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12K Misconfigured Elasticsearch Buckets Ravaged by Extortionists

The cloud instances were left open to the public Internet with no authentication, allowing attackers to wipe the data.

Cyberattackers are targeting misconfigured Elasticsearch cloud buckets exposed on the public Internet and stealing the wide-open data, then replacing it with a ransom note.

According to Secureworks Counter Threat Unit (CTU) researchers, more than 1,200 indexes have already been affected, with the attackers issuing 450 requests for Bitcoin payment in exchange for the return of the data. However, the ransom amounts are relatively low, researchers have pointed out: Taken together, all of the demands total just $280,000.

"The average ransom request was approximately $620 payable to one of two Bitcoin wallets," they noted in a Wednesday analysis. "As of this publication, both wallets are empty and do not appear to have been used to transact funds related to the ransoms."

Despite the lackluster follow-through on the part of attackers thus far, the situation highlights a serious issue: Misconfiguration of databases placed in the public cloud has reached epidemic proportions, with large numbers of enterprises mistakenly leaving storage buckets from Amazon Web Services, Google Cloud, and Microsoft Azure accessible with no authentication to read or write the data.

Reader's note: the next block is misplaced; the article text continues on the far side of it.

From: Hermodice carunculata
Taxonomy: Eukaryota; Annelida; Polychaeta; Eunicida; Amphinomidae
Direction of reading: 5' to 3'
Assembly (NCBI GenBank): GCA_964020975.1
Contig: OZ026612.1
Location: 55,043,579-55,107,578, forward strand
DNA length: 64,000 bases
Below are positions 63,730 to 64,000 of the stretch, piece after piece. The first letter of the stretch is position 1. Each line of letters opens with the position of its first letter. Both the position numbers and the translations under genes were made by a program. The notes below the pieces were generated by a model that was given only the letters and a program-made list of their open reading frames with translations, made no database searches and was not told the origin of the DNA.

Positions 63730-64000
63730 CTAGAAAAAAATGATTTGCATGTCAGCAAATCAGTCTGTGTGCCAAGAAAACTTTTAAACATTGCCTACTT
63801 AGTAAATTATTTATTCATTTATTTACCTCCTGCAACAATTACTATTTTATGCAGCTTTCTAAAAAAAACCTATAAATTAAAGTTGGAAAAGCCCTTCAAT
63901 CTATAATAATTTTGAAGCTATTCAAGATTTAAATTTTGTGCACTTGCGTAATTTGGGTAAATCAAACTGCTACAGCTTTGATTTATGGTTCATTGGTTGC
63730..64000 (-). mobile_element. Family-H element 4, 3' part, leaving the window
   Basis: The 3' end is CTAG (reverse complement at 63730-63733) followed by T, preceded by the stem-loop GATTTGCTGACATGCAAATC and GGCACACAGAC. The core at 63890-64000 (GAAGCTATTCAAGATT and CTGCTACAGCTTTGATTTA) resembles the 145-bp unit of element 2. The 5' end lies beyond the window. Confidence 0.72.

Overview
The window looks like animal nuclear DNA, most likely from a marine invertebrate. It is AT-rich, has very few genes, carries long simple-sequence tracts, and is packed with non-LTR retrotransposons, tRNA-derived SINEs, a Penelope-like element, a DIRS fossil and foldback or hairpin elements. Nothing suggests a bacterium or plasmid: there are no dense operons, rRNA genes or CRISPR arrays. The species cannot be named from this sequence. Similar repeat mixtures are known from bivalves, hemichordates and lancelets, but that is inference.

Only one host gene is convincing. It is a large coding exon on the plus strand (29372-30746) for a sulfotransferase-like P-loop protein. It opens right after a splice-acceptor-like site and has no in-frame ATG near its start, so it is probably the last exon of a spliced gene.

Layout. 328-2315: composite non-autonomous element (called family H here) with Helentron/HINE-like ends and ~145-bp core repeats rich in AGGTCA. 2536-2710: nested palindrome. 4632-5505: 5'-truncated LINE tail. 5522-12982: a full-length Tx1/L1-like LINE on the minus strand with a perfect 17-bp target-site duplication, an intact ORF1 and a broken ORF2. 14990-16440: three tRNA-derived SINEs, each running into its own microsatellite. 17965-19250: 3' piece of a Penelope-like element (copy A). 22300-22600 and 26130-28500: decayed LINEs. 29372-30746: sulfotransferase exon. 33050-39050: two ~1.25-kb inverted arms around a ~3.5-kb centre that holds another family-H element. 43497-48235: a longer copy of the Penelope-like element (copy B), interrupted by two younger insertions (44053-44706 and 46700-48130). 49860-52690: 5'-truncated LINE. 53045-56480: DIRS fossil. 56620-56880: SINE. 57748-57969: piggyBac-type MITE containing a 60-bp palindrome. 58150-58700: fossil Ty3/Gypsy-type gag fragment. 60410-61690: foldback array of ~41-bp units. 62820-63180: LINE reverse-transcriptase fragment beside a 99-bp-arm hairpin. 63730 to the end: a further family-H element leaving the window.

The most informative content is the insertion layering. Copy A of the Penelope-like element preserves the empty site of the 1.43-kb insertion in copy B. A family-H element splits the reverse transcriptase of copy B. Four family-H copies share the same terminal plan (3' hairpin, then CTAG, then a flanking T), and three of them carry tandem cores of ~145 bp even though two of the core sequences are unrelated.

Often, these open instances are discovered by security researchers and locked down without incident — but system misconfigurations still drove an estimated 13% of overall malicious system breaches recorded in the recent Verizon's 2022 "Data Breach Investigations Report" (DBIR), with misconfigured cloud storage instances making up the bulk of those.

"Unsecured Elasticsearch instances are trivially easy to identify using the Shodan search engine," the CTU researchers noted. "The threat actor probably used an automated script to identify the vulnerable databases, wipe the data, and drop the ransom note."

They added, "the cost of storing data from 1,200 databases would be prohibitively expensive. It is therefore likely that the data was not backed up and that paying the ransom would not restore it."

In 2020, ESET researchers uncovered a similar attack that affected half of all exposed MongoDB instances, which were wiped and replaced with a ransom note.